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Pediatrics. 2007 Oct;120(4):e1107-16. Epub 2007 Sep 3.

Preventing stroke among children with sickle cell anemia: an analysis of strategies that involve transcranial Doppler testing and chronic transfusion.

Author information

1
Department of Neurology, Children's Hospital Boston, 300 Longwood Ave, Boston, MA 02115, USA. maitreyi.mazumdar@childrens.harvard.edu

Abstract

BACKGROUND:

Transcranial Doppler ultrasonography can identify children with sickle cell anemia who are at elevated risk of stroke and may benefit from chronic transfusions. Uncertainty about the risk/benefit trade-offs of chronic transfusion has led some clinicians to decide not to offer transcranial Doppler ultrasonography screening.

OBJECTIVES:

Our goals were to (1) compare the projected benefits and risks of 6 primary stroke-prevention strategies, (2) estimate the optimal frequency of screening, and (3) identify key assumptions that influence the risk/benefit relationship.

METHODS:

We designed a decision model to compare 6 primary stroke-prevention strategies: (1) annual transcranial Doppler ultrasonography screening until age 16 with children at high risk of stroke receiving monthly transfusion for life; (2) annual transcranial Doppler ultrasonography until age 16 with transfusions until age 18; (3) biannual transcranial Doppler ultrasonography until age 16 with transfusions until age 18; (4) annual transcranial Doppler ultrasonography until age 10 with transfusion until age 18; (5) 1-time screening at age 2 with transfusion until age 18; and (6) no intervention. Assumptions were derived from the published literature.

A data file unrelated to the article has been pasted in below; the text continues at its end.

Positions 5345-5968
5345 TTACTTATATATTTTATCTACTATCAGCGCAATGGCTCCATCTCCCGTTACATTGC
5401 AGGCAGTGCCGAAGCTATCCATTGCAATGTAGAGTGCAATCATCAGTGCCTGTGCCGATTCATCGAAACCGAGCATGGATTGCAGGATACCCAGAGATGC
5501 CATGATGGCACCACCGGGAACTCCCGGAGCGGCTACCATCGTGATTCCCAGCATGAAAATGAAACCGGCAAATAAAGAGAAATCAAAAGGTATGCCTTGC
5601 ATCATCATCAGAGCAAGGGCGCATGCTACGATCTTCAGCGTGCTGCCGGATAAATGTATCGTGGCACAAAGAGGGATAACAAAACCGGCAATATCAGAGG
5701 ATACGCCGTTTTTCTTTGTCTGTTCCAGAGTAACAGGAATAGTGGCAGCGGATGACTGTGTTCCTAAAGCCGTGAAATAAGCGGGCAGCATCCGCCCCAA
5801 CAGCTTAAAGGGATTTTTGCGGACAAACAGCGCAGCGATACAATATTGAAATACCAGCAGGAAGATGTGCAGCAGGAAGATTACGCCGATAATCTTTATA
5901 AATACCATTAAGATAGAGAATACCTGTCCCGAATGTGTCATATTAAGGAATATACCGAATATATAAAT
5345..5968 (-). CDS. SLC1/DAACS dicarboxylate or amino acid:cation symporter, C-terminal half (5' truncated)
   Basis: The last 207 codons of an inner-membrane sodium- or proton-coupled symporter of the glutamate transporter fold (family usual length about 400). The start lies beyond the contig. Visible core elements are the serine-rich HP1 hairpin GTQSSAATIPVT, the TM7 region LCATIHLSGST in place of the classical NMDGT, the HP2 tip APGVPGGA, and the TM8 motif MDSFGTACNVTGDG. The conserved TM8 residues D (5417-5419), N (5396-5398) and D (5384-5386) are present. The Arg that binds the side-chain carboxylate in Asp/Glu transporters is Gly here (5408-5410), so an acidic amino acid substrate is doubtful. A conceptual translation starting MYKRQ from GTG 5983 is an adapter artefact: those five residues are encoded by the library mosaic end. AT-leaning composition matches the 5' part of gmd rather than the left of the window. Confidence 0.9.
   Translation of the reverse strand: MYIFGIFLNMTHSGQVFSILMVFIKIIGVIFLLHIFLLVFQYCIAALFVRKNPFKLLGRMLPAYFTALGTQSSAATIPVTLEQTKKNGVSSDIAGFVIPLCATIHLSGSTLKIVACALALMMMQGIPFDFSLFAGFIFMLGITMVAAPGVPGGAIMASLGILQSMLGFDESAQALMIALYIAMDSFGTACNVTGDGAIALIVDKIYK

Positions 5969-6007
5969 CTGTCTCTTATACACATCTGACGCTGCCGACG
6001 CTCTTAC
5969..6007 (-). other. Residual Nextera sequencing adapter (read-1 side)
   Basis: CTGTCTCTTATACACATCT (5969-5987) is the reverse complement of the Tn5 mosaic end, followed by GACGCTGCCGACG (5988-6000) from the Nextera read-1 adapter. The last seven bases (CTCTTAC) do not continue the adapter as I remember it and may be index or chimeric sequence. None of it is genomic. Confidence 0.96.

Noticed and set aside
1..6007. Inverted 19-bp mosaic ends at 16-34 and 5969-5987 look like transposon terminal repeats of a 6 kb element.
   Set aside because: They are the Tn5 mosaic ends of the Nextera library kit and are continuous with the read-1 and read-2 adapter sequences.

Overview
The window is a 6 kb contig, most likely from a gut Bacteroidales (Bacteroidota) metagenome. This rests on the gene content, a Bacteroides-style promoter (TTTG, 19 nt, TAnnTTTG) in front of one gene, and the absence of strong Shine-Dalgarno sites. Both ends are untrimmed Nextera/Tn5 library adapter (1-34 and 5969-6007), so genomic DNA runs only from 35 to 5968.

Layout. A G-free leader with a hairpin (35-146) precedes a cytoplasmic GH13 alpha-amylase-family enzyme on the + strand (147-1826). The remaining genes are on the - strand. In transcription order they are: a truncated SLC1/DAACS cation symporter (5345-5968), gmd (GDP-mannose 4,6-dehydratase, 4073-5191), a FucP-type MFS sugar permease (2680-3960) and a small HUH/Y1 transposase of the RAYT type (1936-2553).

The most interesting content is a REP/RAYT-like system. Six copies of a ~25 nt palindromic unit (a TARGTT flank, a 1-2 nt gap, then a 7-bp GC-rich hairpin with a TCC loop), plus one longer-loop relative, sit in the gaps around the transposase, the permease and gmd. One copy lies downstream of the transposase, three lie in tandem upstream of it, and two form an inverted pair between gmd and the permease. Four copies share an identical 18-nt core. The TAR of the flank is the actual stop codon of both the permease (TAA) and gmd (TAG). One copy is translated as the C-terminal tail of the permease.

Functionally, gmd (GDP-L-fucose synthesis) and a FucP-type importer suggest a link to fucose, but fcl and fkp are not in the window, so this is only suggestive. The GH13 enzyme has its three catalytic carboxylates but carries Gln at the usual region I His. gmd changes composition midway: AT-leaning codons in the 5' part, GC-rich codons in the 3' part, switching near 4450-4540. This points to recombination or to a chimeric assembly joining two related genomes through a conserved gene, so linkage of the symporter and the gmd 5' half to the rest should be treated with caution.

RESULTS:

For a hypothetical cohort of 2-year-old children, the optimal strategy was transcranial Doppler ultrasonography screening annually until age 10 with children at high risk receiving monthly transfusions until age 18. The optimal strategy would prevent 32% of strokes predicted to occur without intervention. The optimal strategy led to benefits similar to more intensive screening and transfusion strategies but resulted in fewer adverse events. All the intervention strategies resulted in net losses in life expectancy, because the projected mortality averted by stroke prevention was outweighed by the projected increase in mortality from transfusion. Results were sensitive to adherence rates to iron-chelation therapy.

CONCLUSIONS:

The optimal stroke-prevention strategy was projected to be annual transcranial Doppler ultrasonography screening until age 10 with transfusion for children at high risk until age 18. Better adherence to chelation therapy would improve life expectancy in all intervention strategies.

PMID:
17768181
DOI:
10.1542/peds.2006-2002
[Indexed for MEDLINE]
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